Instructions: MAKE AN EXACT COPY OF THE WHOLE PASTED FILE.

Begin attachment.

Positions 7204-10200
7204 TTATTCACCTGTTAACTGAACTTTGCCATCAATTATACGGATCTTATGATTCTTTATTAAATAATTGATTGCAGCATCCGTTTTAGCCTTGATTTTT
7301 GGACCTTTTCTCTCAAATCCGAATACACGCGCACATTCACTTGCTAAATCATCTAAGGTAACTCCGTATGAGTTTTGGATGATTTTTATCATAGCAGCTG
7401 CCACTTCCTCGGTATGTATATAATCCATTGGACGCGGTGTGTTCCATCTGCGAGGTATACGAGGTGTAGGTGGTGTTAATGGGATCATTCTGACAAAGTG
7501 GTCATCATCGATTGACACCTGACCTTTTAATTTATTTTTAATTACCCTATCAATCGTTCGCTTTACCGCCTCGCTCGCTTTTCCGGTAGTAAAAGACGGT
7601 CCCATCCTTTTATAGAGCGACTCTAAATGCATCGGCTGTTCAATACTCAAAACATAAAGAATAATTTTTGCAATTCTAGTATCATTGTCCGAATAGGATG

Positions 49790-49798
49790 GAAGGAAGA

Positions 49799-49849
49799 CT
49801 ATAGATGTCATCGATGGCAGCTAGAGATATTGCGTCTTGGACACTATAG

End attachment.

Positions 7204-10200
7204 TTATTCACCTGTTAACTGAACTTTGCCATCAATTATACGGATCTTATGATTCTTTATTAAATAATTGATTGCAGCATCCGTTTTAGCCTTGATTTTT
7301 GGACCTTTTCTCTCAAATCCGAATACACGCGCACATTCACTTGCTAAATCATCTAAGGTAACTCCGTATGAGTTTTGGATGATTTTTATCATAGCAGCTG
7401 CCACTTCCTCGGTATGTATATAATCCATTGGACGCGGTGTGTTCCATCTGCGAGGTATACGAGGTGTAGGTGGTGTTAATGGGATCATTCTGACAAAGTG
7501 GTCATCATCGATTGACACCTGACCTTTTAATTTATTTTTAATTACCCTATCAATCGTTCGCTTTACCGCCTCGCTCGCTTTTCCGGTAGTAAAAGACGGT
7601 CCCATCCTTTTATAGAGCGACTCTAAATGCATCGGCTGTTCAATACTCAAAACATAAAGAATAATTTTTGCAATTCTAGTATCATTGTCCGAATAGGATG

Positions 49790-49798
49790 GAAGGAAGA

Positions 49799-49849
49799 CT
49801 ATAGATGTCATCGATGGCAGCTAGAGATATTGCGTCTTGGACACTATAG